habitat trees are reduced to half the number required to maintain hollow-dependent fauna at 'natural densities' and half of those are dead (Habitat Tree Technical Advisory Group 1998; DNR Research Report by Yvonne Ross 1998);
many fauna species in SEQ are continuing to experience population declines as a consequence of factors such as habitat loss and fragmentation, loss of hollow-bearing trees and changes in understorey composition;
ten Regional Ecosystems have been classified as 'endangered-' and 32 as 'of concern' or 'vulnerable'; the classification is based on the extent of clearing that has occurred since European settlement

Forest Fauna and Tree Hollows

At least twenty years ago, Australian scientists drew attention to the impacts of timber harvesting on fauna dependent on tree hollows for denning, roosting and breeding. Yet today, few if any timber production areas in the country have adequate management prescriptions for retention of habitat trees.
Of the forest-dwelling fauna in SEQ, about 40 per cent of mammals, 20 per cent of birds and at least one reptile are dependent on tree-hollows, In addition, a significant number of birds, reptiles and frogs use tree hollows- at times.
In SEQ, old-growth forest is severely depleted outside long-established reserves, with potentially critical implications for forest fauna. The average number of habitat trees across the forests of SEQ, as determined by a recent study, is such as to raise concern that there are insufficient habitat trees to ensure the viability of existing hollow dependent fauna in the foreseeable future.
Department of Natural Resources (DNR) research found the average density of habitat trees on State Forests to be about 6 per hectare of which more than half were dead. The Habitat Tree Technical Advisory Group found that 8-12 habitat trees per hectare are required to maintain hollow-dependent fauna populations at natural densities. The Group also reported that the Greater Glider is absent from forests with fewer than six habitat trees per hectare.
Determining the number of habitat trees that need to be retained during timber harvesting, as well as the number of younger trees that need to be retained to ensure adequate recruitment of future habitat trees, is a complex issue.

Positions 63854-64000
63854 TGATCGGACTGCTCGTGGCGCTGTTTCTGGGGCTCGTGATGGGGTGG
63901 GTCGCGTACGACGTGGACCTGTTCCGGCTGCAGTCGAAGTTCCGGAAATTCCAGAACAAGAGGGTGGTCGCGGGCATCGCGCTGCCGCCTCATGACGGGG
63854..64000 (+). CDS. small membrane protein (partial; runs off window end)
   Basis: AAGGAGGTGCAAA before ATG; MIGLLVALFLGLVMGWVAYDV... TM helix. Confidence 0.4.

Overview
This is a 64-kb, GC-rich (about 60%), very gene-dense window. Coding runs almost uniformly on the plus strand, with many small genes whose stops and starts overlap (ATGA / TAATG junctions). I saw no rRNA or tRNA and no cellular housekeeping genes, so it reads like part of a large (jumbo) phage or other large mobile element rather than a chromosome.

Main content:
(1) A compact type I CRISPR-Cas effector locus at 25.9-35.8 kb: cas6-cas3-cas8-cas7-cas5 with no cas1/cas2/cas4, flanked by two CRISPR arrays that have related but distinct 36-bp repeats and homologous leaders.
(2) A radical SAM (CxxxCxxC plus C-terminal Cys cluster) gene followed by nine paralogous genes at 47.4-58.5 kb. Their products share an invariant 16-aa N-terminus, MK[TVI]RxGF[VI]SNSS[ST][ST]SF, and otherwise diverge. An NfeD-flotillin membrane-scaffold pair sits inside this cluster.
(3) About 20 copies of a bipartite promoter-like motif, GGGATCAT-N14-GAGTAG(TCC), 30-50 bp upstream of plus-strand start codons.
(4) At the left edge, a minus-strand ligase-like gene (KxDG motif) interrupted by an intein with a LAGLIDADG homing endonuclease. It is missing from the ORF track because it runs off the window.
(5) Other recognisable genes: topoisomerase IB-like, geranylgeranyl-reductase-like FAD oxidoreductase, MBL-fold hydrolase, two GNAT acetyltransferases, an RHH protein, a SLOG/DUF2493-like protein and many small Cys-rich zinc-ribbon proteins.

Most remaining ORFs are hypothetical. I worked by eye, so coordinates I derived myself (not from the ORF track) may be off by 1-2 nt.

Different species, obviously, have different requirements. Even among the arboreal (tree-dwelling) marsupials there are major differences. Yellow-bellied Gliders have a relatively large home range and use few of the available hollows over that range. On the other hand, Greater Gliders have a small home range and not only use more hollows per hectare but also defend their territory, keeping other species from using available hollows.
Trees may take 200 years or more to form hollows big enough for the larger arboreal mammals and birds such as the Glossy Black Cockatoo and Powerful Owl. Different tree species form hollows at different rates, There is little information on the 'survival' of dead habitat trees or on mortality rates.
Because of these complexities, scientists have warned against generic management prescriptions, advising that harvesting practices need to be specific for each area. This means knowing what species are present and at what densities, i.e. comprehensive prelogging fauna surveys. This would have significant financial implications for management and production costs.
The Department of Natural Resources (DNR) has developed a Code of Practice for timber harvesting which is now in place on an interim basis, It is a major improvement on past practice and makes specific provision for retention of habitat trees and recruits. However, the advice on which it is based recognises that the proposed retention levels are a compromise and will probably not maintain current densities of hollow-dependent fauna. Given that we do not know if even current populations are viable in the long term, the outlook for many of the fauna in the higher quality forest habitat in SEQ is grim.